Individual Card | Norway Holiday


Individual Card | Norway Holiday

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Norway Holiday

5" x 7" Vertical Card with Metallic Silver Envelope
photo | Anne Mari Sønsteby, Hallindal, Norway

Copy on the Back of the Card Reads:

Hallingdal, Norway
photo © Anne Mari Sønstebyønsteby-foto

Besides her striking photos in and around Hallingdal,
what I love about Gulsvik-based, amateur photographer Anne Mari,
is the byline on her Instagram profile: ‘The best way to avoid housework is
to live outside.’ She especially loves riding in Norwegian winters, where
temperatures as low as -13f ( -25c ) are not uncommon,
the nights are long, and ‘the light is completely speiselt’.
Anne Mari’s family has been breeding Døle horses for over 60 years
and her father uses this still-vigorous 23-year old mare, name Blåfaksa,
( meaning ‘blue horse hair’ in English ) to drag timber. Dole horses frequently have Norwegian names that refer to a Norwegian location, farm name, family name,
or name that says something about their color or markings.

Previously known as the Gudbrandsdal, the Døle is one of the smallest of the draft breed. Originally from the Gudbrandsdalen Valley, it’s thought to be descended from the Dutch Friesian between 400 to 800 bc. Breeding stems back to about 1700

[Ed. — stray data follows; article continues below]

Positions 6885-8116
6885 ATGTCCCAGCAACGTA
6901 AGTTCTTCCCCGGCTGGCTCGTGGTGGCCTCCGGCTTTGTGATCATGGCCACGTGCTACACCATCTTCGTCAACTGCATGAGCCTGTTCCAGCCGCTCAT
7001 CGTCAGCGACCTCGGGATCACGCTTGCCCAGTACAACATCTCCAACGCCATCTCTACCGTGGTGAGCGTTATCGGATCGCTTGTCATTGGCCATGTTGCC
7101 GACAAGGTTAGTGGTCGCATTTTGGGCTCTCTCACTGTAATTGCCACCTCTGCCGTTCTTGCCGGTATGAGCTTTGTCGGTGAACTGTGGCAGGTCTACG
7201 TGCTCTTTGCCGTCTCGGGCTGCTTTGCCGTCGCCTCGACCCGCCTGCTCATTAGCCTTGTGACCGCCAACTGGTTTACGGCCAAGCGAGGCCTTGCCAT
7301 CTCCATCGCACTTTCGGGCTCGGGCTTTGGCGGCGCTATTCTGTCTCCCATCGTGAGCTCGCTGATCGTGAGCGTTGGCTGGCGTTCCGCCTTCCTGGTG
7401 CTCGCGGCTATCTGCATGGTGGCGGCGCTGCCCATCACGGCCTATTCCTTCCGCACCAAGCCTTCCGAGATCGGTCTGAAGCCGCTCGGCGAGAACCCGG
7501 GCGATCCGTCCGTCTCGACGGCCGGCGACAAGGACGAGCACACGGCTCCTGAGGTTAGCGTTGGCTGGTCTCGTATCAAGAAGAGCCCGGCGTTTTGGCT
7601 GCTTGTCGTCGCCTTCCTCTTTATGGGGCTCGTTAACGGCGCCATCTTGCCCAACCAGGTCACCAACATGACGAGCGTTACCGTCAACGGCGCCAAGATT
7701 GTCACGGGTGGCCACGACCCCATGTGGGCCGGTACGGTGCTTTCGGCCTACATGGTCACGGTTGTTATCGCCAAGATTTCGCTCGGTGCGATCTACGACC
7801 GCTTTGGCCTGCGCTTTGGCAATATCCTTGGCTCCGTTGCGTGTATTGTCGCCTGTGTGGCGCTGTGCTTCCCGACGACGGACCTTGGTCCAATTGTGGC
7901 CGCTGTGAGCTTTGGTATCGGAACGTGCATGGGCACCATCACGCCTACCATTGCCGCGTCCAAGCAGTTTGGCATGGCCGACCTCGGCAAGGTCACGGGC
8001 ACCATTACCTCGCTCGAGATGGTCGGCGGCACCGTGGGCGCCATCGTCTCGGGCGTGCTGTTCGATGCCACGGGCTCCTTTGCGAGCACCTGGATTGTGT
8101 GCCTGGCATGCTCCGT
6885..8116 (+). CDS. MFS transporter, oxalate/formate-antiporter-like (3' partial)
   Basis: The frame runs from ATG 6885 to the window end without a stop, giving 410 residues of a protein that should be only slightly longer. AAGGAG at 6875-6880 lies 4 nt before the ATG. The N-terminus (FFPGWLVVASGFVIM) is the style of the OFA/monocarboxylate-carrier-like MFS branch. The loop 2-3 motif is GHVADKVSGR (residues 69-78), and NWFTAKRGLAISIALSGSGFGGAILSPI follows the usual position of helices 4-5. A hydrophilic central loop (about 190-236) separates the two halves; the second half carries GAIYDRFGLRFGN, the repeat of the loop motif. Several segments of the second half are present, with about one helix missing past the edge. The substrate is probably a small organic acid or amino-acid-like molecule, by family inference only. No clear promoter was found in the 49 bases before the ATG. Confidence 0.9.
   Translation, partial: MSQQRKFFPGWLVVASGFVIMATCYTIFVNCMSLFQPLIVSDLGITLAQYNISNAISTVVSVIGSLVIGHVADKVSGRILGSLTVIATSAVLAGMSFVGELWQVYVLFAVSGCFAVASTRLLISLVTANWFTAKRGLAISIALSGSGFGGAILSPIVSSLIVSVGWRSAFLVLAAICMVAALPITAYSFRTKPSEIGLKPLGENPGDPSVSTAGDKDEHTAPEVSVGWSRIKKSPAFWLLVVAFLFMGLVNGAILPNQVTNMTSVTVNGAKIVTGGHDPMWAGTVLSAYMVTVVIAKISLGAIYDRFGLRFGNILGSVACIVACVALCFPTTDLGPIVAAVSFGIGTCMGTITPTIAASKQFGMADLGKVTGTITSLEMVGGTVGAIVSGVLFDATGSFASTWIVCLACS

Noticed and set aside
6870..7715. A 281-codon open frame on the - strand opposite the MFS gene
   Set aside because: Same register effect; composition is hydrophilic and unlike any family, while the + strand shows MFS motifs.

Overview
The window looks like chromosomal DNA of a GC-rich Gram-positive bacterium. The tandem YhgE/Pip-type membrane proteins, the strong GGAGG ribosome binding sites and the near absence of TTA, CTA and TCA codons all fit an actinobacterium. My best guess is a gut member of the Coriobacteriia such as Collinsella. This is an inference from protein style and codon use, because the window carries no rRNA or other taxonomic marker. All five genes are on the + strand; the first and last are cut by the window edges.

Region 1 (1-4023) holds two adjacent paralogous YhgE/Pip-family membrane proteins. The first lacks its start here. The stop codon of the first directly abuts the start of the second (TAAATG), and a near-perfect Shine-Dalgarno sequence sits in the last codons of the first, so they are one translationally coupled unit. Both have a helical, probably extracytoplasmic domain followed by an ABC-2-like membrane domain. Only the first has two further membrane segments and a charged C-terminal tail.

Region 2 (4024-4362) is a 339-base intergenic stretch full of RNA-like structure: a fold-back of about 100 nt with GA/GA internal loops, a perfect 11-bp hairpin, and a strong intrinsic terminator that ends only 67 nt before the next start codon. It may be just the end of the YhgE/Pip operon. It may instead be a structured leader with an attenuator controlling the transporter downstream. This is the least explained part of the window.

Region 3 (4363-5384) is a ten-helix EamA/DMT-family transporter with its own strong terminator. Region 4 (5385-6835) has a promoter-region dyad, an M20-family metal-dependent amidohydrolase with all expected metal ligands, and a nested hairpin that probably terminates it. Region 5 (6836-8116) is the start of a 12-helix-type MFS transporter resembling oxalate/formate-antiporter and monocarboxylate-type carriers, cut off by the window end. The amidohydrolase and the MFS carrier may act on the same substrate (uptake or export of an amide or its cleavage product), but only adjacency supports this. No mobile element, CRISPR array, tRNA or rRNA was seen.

in Norway. After 1860, the Døle horse became an independent breed and by 1967 the National Døle Horse Association was established and now works closely with the
government—which owns many of the top stallions—in an effort to preserve the breed. Average height is 14.1 to 15.3 hands, with feathered legs.
The Døle is intelligent and a quick learner, agile, quiet, and robust.
Often chestnut, brown, or black, this white Døle—born black-—is less common
and is referred to as “blue”.

A portion of the proceeds donated to
The Equine Land Conservation Resource | Saving Land for Horses and Horse-Related Activities

Ride On! ™